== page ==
Now, with reference to myself, I feel the greatest difficulty in remarking at all upon what has been said by hon. gentlemen in this House. I feel grateful to my hon. friend from Halifax for the tribute -- the very kindly tribute which he paid to the character, standing and ability of my hon. friend the Minister of Agriculture, and on this occasion I cannot stop to think for a moment of the little good-natured criticism which he made on the motive which he thinks led to my hon. friend being in this House. That I dispense with remarking upon, and I am glad to think that my hon. friend is properly appreciated. With regard to myself -- and now I come to the most delicate portion of what I have to say -- I would recall to the minds of hon. gentlemen that about four years ago, when I came here, I was entirely unacquainted, or nearly so, with the procedure of the Senate, and was not intimately known to a great many of its members. I came here determined to do my duty as far as it was possible for me to do it, and I have laboured in that direction as well as I could during the time I have had the honor of occupying a seat in this House, and of holding the high and honourable position of leader for the Government here; and hon. gentlemen, I wish you to know at this moment, and to be persuaded, as it is true, that I never aspired to, never looked for, never wished for, any position higher than that which I occupied prior to the occasion of this discussion. The kindly feeling, the unduly warm appreciation which my small labours have met with in this House, have won from me a regard for the House and its members, and its business, and reputation, that would lead me and carry me to the greatest extremity of my powers possible, in order to further its reputation and its usefulness, and to assist my hon. friends in this House, all of whom are always ready to work in the same direction, in placing it in the position before the country that I think it deserves, and that it ought to have and will have. But the position which I tonight have the honor to occupy, which is far beyond any hopes or aspirations I ever had, and I am free to confess beyond any merits I have (cries of no, no), has come to me very much probably in the nature of compromise. I am here very much because I am not particularly obnoxious to anybody.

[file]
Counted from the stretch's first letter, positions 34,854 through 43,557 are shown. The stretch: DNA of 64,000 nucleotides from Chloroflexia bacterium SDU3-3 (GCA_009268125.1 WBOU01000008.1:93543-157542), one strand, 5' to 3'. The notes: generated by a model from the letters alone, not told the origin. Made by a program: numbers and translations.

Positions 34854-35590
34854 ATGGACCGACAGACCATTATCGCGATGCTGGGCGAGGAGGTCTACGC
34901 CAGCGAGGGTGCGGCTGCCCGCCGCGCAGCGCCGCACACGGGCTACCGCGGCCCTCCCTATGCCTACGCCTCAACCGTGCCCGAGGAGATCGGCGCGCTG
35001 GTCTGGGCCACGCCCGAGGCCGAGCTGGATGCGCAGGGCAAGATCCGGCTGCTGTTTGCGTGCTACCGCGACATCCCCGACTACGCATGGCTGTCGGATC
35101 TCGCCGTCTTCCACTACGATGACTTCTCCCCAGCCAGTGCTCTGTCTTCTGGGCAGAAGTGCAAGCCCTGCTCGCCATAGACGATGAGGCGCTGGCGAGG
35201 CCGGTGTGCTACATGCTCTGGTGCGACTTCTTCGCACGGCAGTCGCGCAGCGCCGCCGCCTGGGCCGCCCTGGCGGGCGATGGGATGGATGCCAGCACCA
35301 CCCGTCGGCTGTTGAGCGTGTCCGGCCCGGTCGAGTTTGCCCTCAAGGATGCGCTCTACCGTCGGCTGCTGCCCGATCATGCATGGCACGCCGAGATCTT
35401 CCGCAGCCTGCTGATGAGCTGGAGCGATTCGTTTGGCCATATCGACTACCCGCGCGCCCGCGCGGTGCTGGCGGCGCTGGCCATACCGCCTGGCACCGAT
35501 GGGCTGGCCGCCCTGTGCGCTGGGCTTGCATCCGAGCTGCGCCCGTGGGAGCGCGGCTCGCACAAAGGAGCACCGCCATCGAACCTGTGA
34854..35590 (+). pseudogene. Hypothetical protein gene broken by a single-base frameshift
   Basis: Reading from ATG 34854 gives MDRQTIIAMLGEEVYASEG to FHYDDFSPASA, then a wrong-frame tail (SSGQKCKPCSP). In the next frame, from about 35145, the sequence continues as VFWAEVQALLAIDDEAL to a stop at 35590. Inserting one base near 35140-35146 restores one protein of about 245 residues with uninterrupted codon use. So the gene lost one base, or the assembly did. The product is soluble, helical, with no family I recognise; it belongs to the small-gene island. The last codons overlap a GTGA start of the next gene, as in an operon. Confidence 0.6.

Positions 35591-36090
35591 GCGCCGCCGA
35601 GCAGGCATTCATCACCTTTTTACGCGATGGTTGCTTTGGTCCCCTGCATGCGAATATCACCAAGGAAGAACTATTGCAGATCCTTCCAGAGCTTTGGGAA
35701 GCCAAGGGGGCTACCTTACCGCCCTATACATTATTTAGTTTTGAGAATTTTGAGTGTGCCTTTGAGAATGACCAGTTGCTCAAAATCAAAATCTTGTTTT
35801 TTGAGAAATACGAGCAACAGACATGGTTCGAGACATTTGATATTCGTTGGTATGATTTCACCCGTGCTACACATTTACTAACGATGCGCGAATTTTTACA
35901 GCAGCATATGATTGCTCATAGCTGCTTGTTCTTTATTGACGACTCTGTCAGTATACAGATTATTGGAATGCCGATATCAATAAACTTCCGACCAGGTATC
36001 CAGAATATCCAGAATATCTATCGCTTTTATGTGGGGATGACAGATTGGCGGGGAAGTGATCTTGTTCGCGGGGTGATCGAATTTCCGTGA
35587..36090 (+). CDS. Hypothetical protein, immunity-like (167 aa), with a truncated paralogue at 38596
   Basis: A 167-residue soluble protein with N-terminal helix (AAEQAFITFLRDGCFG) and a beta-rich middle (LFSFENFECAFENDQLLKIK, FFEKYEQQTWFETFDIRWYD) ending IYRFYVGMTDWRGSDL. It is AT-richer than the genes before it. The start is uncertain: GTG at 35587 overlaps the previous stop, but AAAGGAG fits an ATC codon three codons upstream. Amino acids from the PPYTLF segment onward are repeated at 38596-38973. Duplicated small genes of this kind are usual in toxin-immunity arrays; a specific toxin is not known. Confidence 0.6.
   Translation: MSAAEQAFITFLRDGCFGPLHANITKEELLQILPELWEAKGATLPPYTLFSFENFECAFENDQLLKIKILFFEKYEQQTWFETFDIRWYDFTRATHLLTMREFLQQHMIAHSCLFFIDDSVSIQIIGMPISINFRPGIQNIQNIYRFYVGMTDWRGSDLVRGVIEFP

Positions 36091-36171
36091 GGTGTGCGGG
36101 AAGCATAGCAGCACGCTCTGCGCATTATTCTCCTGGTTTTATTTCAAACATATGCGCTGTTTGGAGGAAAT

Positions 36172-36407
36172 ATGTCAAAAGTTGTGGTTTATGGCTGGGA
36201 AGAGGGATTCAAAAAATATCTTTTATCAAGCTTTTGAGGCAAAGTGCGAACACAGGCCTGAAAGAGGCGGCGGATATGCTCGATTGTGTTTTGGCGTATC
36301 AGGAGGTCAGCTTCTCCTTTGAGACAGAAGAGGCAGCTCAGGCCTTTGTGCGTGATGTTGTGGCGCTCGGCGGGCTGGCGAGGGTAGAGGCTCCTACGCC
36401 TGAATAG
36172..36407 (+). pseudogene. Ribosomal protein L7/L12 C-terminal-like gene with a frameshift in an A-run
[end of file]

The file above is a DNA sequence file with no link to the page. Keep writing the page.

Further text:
Something like the principle on which it is reported some men are selected as candidates for the Presidency of the United States: it is not that they are so able, it is not that they are so wonderfully clever, or such great statesmen, but it is that they are harmless, and have not made any enemies. I am inclined to think that sentiment has had a great deal to do with the position in which I am placed.
I do not feel at all conscious of any ability to conduct the affairs of this great country in the way that they should be conducted, and I am ten times more overwhelmed with the responsibility I have assumed when I reflect on the great man whose place I am supposed to fill in this Government. However, I felt, as you may suppose, greatly honoured in being asked to undertake the task of forming a Ministry, and although I assumed it with reluctance, I tried to do it, as I try to do everything to which I put my hand, to the best of my ability and energy; and I shall endeavour to continue to do my duty in this position with all the ability and industry, whatever it may be, that I possess. That is all I can promise. I cannot promise that my services shall be of great account, or that I shall render great service to my country. I can promise that my whole strength of mind and talent, whatever it is, shall be devoted to its interests. To the members of the Senate who have spoken this evening, and who have overwhelmed me with praise, which I cannot claim to deserve, which I know I owe more to their friendly feeling towards me than to any merits I possess: to those members, I can only say: hon. gentlemen, I thank you most cordially and sincerely for the kind sentiments you have been pleased to express towards me, and my greatest hope in what little time is left me of my career, is that I may be able to deserve them in some small degree.